Holoprosencephaly Information Page

Holoprosencephaly Information Page


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What research is being done?

The NINDS supports and conducts a wide range of studies that focus on identifying and learning more about the factors involved in normal brain development. Recent research has identified specific genes that cause holoprosencephaly. The knowledge gained from these fundamental studies provides the foundation for understanding how to develop new ways to treat, and potentially prevent, this disorder.

Information from the National Library of Medicine’s MedlinePlus
Brain Malformations

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What research is being done?

The NINDS supports and conducts a wide range of studies that focus on identifying and learning more about the factors involved in normal brain development. Recent research has identified specific genes that cause holoprosencephaly. The knowledge gained from these fundamental studies provides the foundation for understanding how to develop new ways to treat, and potentially prevent, this disorder.

Information from the National Library of Medicine’s MedlinePlus
Brain Malformations

The NINDS supports and conducts a wide range of studies that focus on identifying and learning more about the factors involved in normal brain development. Recent research has identified specific genes that cause holoprosencephaly. The knowledge gained from these fundamental studies provides the foundation for understanding how to develop new ways to treat, and potentially prevent, this disorder.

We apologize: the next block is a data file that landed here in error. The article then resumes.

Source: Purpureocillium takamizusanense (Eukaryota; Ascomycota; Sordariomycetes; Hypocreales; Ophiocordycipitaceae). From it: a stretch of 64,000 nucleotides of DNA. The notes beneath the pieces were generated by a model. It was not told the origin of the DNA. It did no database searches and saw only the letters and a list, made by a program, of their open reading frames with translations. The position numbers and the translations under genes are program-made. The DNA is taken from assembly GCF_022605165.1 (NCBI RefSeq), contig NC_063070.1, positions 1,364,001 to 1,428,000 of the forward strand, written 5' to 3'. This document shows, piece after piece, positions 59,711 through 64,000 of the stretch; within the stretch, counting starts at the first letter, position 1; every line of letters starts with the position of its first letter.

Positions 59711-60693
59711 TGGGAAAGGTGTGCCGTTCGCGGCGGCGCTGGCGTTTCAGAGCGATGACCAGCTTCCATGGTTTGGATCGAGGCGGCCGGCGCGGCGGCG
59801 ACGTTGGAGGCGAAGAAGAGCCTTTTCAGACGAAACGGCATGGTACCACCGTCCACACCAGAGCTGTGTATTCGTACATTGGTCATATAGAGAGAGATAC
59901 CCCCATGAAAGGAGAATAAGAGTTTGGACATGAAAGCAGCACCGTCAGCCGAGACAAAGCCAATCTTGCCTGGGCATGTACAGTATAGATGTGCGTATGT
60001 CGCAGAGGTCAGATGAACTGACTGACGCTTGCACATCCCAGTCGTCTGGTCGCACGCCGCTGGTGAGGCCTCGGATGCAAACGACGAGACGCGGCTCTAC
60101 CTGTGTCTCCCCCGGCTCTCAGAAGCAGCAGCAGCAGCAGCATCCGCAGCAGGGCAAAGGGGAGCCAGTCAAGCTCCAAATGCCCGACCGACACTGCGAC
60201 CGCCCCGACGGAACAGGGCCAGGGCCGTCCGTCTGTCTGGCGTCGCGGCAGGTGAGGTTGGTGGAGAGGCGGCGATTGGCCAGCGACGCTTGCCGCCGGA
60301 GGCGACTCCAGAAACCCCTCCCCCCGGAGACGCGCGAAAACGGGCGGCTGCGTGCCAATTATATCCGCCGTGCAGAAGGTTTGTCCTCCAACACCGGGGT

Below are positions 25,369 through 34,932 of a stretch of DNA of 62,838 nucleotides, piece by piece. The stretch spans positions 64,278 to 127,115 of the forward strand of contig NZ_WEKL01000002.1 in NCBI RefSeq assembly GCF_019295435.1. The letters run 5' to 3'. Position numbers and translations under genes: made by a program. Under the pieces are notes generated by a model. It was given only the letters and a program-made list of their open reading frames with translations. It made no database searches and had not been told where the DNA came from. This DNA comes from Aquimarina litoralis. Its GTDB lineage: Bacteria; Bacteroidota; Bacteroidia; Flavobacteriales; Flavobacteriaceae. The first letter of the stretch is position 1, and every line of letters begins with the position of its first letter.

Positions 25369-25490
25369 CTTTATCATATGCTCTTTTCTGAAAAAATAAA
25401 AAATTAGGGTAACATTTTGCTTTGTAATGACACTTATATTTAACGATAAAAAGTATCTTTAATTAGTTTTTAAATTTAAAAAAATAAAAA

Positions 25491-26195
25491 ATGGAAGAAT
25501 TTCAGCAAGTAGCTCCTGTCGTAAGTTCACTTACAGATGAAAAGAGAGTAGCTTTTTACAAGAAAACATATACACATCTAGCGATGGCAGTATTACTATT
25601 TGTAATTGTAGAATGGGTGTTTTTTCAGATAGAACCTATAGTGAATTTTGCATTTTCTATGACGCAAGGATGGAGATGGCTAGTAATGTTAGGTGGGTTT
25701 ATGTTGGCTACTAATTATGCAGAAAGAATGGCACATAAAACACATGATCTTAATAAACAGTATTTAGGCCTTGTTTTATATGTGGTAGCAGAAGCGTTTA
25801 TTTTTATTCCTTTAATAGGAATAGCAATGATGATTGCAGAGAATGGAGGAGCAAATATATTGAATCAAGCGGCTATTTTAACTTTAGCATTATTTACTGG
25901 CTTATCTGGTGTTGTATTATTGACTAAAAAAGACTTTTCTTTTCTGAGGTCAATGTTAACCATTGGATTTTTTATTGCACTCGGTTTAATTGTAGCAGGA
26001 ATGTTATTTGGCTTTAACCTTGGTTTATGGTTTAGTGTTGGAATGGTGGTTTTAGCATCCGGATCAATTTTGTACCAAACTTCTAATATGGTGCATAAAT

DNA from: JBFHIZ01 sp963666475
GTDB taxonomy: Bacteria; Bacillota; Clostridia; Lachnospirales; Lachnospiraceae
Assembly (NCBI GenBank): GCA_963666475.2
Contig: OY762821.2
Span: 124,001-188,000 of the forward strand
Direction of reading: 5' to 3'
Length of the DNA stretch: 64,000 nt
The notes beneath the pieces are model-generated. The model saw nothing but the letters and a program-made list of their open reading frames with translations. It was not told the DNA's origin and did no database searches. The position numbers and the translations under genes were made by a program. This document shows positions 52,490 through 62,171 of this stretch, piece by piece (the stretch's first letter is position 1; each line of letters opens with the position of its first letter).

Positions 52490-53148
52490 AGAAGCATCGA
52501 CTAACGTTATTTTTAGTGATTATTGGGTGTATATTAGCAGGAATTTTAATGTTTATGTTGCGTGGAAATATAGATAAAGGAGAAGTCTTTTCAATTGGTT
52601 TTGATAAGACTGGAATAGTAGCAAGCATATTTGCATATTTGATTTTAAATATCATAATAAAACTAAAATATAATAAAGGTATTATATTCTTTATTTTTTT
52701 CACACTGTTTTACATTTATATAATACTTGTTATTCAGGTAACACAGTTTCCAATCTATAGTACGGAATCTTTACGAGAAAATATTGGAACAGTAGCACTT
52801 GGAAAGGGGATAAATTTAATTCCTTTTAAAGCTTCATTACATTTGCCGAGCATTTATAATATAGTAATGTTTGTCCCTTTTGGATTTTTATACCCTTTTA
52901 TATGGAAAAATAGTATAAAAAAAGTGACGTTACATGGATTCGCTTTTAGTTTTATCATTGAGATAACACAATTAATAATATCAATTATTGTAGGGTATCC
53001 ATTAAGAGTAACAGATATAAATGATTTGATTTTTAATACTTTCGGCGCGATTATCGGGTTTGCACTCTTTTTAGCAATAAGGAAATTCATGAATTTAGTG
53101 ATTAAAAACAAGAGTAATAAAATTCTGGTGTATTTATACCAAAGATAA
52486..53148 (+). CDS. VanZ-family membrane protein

Information from the National Library of Medicine’s MedlinePlus
Brain Malformations


Definition
Definition
Treatment
Treatment
Prognosis
Prognosis
Clinical Trials
Clinical Trials
Organizations
Organizations
Publications
Publications
Definition
Definition

Holoprosencephaly is a disorder caused by the failure of the prosencephalon (the embryonic forebrain) to sufficiently divide into the double lobes of the cerebral hemispheres. The result is a single-lobed brain structure and severe skull and facial defects. In most cases of holoprosencephaly, the malformations are so severe that babies die before birth. In less severe cases, babies are born with normal or near-normal brain development and facial deformities that may affect the eyes, nose, and upper lip.

There are three classifications of holoprosencephaly. Alobar, in which the brain has not divided at all, is usually associated with severe facial deformities. Semilobar, in which the brain's hemispheres have somewhat divided, causes an intermediate form of the disorder. Lobar, in which there is considerable evidence of separate brain hemispheres, is the least severe form. In some cases of lobar holoprosencephaly the baby's brain may be nearly normal.

The least severe of the facial anomalies is the median cleft lip (premaxillary agenesis). The most severe is cyclopia, an abnormality characterized by a single eye located in the area normally occupied by the root of the nose, and a missing nose or a proboscis (a tubular-shaped nose) located above the eye. The least common facial anomaly is ethmocephaly, in which a proboscis separates closely-set eyes. Cebocephaly, another facial anomaly, is characterized by a small, flattened nose with a single nostril situated below incomplete or underdeveloped closely-set eyes.